Operation Princeton

This was the US outline plan for the recapture of the Japanese-held Visayan islands and Mindanao island in the Philippine islands group, and of Borneo and the Netherlands East Indies (1943/44).

The basic concept was later developed via ‘Musketeer’ into the definitive ‘Montclair’ and ‘Oboe’ operations.

The 'Princeton' operation was planned by General Douglas MacArthur’s South-West Pacific Area as a joint US and Australian effort: Lieutenant General Robert L. Eichelberger’s US 8th Army was allocated the Visayan part of the operation, and Lieutenant General Sir Leslie Morshead’s Australian I Corps was allocated the Borneo part.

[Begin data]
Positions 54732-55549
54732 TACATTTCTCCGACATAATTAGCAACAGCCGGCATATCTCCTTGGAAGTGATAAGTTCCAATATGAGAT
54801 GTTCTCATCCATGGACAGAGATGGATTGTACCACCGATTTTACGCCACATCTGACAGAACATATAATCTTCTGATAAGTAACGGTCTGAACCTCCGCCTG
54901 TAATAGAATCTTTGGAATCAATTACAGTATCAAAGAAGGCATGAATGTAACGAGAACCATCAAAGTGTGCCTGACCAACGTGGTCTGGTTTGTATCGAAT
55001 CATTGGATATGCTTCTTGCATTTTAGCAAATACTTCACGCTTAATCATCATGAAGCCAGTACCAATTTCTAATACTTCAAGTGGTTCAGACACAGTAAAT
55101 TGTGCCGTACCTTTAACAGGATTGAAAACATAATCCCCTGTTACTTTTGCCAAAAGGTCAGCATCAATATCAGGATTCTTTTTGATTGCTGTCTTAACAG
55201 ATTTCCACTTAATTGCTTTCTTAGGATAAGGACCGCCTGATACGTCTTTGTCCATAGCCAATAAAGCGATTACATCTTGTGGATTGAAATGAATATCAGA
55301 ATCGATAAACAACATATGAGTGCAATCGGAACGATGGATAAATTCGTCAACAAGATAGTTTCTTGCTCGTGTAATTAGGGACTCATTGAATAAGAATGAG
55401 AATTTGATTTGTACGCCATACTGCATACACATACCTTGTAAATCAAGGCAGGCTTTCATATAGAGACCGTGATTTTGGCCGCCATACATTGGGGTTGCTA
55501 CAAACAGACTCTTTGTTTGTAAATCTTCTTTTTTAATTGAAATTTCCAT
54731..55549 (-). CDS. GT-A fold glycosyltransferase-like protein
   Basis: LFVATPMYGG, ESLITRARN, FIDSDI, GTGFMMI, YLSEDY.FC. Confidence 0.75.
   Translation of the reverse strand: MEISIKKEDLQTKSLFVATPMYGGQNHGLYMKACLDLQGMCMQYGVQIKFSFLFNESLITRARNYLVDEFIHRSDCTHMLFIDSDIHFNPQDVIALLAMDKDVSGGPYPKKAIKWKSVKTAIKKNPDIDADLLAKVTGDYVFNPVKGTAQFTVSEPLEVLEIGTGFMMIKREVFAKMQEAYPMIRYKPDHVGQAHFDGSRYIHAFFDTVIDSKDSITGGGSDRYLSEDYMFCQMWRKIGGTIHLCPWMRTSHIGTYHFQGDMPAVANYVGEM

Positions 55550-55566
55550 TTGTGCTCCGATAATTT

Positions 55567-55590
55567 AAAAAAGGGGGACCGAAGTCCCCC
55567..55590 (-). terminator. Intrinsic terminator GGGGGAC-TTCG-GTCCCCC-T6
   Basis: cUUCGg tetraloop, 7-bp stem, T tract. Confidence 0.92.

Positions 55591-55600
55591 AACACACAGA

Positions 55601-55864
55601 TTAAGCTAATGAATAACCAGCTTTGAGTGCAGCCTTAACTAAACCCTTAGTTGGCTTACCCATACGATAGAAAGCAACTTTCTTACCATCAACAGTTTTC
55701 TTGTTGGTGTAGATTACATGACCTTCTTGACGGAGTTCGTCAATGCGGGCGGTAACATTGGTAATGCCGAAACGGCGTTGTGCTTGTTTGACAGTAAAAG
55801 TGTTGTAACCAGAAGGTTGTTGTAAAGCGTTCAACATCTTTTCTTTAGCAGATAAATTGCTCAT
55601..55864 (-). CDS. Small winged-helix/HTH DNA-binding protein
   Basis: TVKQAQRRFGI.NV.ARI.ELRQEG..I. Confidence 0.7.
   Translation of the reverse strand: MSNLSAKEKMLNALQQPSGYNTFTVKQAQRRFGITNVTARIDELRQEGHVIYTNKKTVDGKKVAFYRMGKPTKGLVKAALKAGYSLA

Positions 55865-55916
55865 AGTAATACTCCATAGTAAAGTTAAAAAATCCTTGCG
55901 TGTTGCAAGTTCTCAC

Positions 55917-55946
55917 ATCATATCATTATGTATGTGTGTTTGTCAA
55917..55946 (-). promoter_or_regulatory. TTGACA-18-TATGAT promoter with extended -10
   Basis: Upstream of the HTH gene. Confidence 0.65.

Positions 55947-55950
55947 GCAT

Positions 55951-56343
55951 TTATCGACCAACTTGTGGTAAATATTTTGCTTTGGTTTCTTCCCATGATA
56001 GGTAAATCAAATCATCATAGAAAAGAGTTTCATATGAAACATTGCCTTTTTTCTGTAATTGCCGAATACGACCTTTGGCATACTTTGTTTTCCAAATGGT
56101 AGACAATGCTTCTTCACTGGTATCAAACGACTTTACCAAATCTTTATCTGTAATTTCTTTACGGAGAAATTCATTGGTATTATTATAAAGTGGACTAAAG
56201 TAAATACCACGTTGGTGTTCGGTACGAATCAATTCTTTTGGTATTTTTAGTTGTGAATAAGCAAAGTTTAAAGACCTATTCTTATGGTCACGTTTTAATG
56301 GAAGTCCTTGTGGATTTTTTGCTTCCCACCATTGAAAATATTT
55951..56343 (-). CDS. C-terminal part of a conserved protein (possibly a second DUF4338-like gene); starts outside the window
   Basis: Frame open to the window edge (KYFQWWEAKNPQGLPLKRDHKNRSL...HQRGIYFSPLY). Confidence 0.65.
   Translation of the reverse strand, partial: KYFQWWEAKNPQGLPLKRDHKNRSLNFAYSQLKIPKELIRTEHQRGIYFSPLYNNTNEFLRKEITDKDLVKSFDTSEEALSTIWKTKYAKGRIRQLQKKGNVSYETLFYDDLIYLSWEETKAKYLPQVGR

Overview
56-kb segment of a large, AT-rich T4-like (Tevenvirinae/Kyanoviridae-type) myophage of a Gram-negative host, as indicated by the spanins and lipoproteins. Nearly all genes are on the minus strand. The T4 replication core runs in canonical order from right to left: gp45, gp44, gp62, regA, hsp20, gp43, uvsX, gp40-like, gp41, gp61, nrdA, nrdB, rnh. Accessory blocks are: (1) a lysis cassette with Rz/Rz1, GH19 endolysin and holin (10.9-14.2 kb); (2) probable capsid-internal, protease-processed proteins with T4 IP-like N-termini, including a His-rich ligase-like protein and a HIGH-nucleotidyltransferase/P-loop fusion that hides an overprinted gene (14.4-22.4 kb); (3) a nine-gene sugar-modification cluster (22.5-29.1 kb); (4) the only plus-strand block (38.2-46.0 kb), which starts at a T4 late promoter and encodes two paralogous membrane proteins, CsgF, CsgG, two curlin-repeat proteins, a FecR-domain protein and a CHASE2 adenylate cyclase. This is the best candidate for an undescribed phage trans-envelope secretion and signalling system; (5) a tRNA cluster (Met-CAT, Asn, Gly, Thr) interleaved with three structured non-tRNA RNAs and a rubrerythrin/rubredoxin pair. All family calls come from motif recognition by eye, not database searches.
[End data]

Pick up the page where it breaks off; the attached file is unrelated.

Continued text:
US planning had originally been based on the thinking that the elimination of the Japanese garrisons in the unliberated parts of the Philippine islands group would be undertaken by Filipino guerrilla forces supported by the re-formed Filipino army. On 6 February 1944, however, MacArthur ordered Eichelberger to mop up the Japanese forces in the Philippine islands group with his 8th Army, supported by Vice Admiral Thomas C. Kinkaid’s 7th Fleet. this culminated in the five 'Victor' operations. At the same time, the Australian I Corps was to retake Borneo and thereby facilitate the supply the US forces with oil for the invasion of Japan. Once Borneo had been liberated, the Australian I Corps was to form part of the Allied force to retake Java.